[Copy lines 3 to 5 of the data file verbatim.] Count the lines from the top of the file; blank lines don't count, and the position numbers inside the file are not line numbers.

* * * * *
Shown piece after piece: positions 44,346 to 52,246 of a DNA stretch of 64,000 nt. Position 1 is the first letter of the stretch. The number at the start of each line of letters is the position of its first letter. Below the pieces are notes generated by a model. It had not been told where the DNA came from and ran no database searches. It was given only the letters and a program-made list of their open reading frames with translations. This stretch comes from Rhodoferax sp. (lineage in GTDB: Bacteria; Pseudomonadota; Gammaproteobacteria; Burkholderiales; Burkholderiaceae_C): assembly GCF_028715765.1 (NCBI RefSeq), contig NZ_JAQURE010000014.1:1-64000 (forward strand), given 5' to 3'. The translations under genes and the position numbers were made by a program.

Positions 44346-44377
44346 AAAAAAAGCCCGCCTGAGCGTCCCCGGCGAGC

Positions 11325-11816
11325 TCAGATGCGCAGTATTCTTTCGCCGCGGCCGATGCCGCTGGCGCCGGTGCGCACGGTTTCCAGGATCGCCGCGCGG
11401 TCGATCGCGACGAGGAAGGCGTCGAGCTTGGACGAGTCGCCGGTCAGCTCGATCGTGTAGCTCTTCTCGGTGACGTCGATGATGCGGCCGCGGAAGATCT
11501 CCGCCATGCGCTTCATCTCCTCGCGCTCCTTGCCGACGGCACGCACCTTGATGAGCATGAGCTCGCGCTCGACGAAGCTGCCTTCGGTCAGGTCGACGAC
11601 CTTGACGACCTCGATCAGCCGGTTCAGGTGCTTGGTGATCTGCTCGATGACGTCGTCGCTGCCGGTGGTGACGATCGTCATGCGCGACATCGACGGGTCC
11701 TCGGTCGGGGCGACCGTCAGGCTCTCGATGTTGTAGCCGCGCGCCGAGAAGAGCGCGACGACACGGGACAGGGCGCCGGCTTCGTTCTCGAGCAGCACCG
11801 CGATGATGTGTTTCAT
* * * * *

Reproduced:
44346 AAAAAAAGCCCGCCTGAGCGTCCCCGGCGAGC

Positions 11325-11816
11325 TCAGATGCGCAGTATTCTTTCGCCGCGGCCGATGCCGCTGGCGCCGGTGCGCACGGTTTCCAGGATCGCCGCGCGG